Behavioral Ecology and Sociobiology

, Volume 69, Issue 3, pp 437–448 | Cite as

Dominance hierarchies and associated signalling in a cooperative passerine

  • Margaux Rat
  • René E. van Dijk
  • Rita Covas
  • Claire Doutrelant
Original Paper


In animal societies, individuals face the dilemma of whether to cooperate or to compete over a shared resource. Two intertwined mechanisms may help to resolve this enduring evolutionary dilemma by preventing conflicts and thereby mediating the costs of living in groups: the establishment of dominance hierarchies and the use of ‘badge-of-status’ for signalling dominance. We investigated these two mechanisms in the sociable weaver (Philetairus socius), a colonial and social passerine which cooperates over multiple tasks. We examined the sociable weavers’ dominance structure in 2 years by recording 2563 agonistic interactions between 152 individuals observed at a feeder at eight colonies. We tested which individual traits, including sex, age, relatedness and two melanin-based plumage traits, predicted variation in social status. First, using social network analysis, we found that colonies were structured by strongly ordered hierarchies which were stable between years. Second, medium-ranked birds engaged more in aggressive interactions than highly ranking individuals, suggesting that competition over food is most pronounced among birds of intermediate social status. Third, we found that colony size and kinship influenced agonistic interactions, so aggression was less pronounced in smaller colonies and among relatives. Finally, within- and between-individual variation in social status and the presence of an individual at the feeder were associated with variation in bib size, as predicted by the badge-of-status hypothesis. These results suggest that dominance hierarchies and bib size mediate conflicts in sociable weaver societies.


Dominance Cooperation Social status Badge of status Conflict Melanin 



We thank Matthieu Paquet, Lara Broom, Lisa Malm, Araceli Argüelles-Ticó, Cecile Houllé and Aurelien Prudor for their help with data collection in the field and Hugo Mathé-Hubert for statistical advice and Jennifer Kaden for molecularly determining the sex of individuals at the Natural Environment Research Council (NERC) Biomolecular Analysis Facility at the University of Sheffield, UK. We are grateful to Paul Acker and especially Ben Hatchwell for comments on earlier drafts of this manuscript and to De Beers Consolidated Mines, Ltd for allowing the access to Benfontein Nature Reserve. This project conformed to the legal requirements of South Africa and has received a research permit from the Northern Cape Province’s Department of Tourism and Environment and Conservation and an ethics approval from the University of Cape Town, South Africa. Our research was funded by the South African Research Foundation (South Africa) and the DST-NRF Centre of Excellence of the Percy FitzPatrick Institute of African Ornithology (PFIAO) to MR and RC, the ANR JCJC (09-JCJC-0050-01JCJC) and région Languedoc Roussillon (prog. chercheur(e)s d’avenir 2013, France) to CD; the Natural Environment Research Council (NERC, U.K., NE/G018588/1) to B. J. Hatchwell; CIBIO (Portugal, FCT PTDC/BIA-BEC/103818/2008) to RC and the EU 7th Framework Program IRSES (Cooperation to all). We finally thank the Percy FitzPatrick Institute of African Ornithology, especially the late Phil Hockey for their logistic support.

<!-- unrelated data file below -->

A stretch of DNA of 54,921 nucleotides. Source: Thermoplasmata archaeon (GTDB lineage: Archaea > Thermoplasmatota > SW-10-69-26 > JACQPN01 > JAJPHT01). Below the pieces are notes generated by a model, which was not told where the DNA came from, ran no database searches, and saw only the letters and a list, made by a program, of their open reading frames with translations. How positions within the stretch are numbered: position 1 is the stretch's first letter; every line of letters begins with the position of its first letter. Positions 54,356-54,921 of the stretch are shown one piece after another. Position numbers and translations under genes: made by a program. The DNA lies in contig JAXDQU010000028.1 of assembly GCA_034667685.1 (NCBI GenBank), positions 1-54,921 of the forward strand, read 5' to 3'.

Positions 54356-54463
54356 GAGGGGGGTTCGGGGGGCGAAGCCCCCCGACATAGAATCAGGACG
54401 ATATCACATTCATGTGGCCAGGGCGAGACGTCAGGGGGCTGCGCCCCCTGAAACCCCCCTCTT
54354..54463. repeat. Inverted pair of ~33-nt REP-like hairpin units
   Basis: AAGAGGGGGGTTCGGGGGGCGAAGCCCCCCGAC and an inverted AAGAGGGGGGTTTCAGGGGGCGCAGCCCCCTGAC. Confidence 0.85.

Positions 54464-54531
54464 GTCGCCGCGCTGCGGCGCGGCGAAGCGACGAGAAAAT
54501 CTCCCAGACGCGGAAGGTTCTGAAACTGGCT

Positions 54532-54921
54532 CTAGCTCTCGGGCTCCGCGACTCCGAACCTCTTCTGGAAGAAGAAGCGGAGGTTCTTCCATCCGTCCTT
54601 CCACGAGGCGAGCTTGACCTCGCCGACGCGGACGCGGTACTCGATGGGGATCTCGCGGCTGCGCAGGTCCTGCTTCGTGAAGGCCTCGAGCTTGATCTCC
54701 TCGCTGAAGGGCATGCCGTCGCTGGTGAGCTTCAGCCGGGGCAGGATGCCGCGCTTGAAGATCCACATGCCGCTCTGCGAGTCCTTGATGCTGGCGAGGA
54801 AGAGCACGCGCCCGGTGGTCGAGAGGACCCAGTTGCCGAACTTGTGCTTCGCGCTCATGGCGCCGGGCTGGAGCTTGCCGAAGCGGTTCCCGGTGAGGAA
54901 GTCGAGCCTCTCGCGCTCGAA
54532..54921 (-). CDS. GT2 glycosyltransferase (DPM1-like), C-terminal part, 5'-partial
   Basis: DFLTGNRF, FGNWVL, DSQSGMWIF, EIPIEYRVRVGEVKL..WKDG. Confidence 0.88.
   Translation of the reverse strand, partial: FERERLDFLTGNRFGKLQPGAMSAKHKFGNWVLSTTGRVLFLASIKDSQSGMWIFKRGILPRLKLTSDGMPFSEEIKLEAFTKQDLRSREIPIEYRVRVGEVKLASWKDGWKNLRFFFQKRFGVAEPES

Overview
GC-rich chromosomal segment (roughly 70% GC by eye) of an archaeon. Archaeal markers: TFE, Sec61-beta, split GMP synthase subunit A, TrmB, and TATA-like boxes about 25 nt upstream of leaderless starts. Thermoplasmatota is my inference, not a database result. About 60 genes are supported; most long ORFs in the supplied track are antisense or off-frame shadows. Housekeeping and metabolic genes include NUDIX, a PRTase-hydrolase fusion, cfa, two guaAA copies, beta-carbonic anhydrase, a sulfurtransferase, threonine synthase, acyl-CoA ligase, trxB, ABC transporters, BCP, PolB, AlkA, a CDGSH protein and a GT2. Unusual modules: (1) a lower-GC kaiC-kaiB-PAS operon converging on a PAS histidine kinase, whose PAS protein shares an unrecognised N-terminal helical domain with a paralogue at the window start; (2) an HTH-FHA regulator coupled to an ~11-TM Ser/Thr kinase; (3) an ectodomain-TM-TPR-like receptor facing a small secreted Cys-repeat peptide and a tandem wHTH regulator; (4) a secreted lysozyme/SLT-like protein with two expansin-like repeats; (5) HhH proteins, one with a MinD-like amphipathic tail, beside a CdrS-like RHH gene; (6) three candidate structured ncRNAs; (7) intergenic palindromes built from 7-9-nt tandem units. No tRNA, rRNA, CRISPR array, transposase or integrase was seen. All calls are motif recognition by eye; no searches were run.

Ethical standards

This study was realized with the permission of Northern Cape Nature Conservation, Northern Cape, South Africa (permit FAUNA 942/2012) and the approval of the Ethics Committee of the University of Cape Town (permit number 5869-2009). During capture, the birds queuing to be processed were allowed to rest in individual bird bags and were placed in a quiet, ventilated and shaded area. Processing each colony took on average 2.08 h (range 0.75–3.00 h) from extracting the birds from the nets until the last bird was released. We made sure that the handling time was kept to a minimum by always conducting captures with several experienced ringers and researchers. All the catching and ringing was done under R. Covas’s South African ringing license (SAFRING 1007). We are confident that the use of supplementary food did not increase the severity or frequency of aggression between the studied individuals as the frequency of fights (Table 1) at the feeder remained low, and similar aggressive interactions were observed naturally at all colonies when a feeder was not present. No individuals were ever observed to be injured due to an aggressive encounter at the feeder.

Supplementary material

265_2014_1856_MOESM1_ESM.docx (20 kb)
ESM 1 (DOCX 20 kb)


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Copyright information

© Springer-Verlag Berlin Heidelberg 2014

Authors and Affiliations

  • Margaux Rat
    • 1
  • René E. van Dijk
    • 2
  • Rita Covas
    • 1
    • 3
    • 4
  • Claire Doutrelant
    • 1
    • 5
  1. 1.Percy FitzPatrick Institute of African Ornithology, DST-NRF Centre of ExcellenceUniversity of Cape TownRondeboschSouth Africa
  2. 2.Department of Animal and Plant SciencesUniversity of SheffieldSheffieldUK
  3. 3.CIBIO, Research Centre in Biodiversity and Genetic ResourcesCampus Agrário de Vairão, Rua Padre Armando QuintasVairãoPortugal
  4. 4.Biology DepartmentUniversity of PortoPortoPortugal
  5. 5.CEFE UMR 5175, CNRS—University. Montpellier—EPHEMontpellier, Cedex 05France

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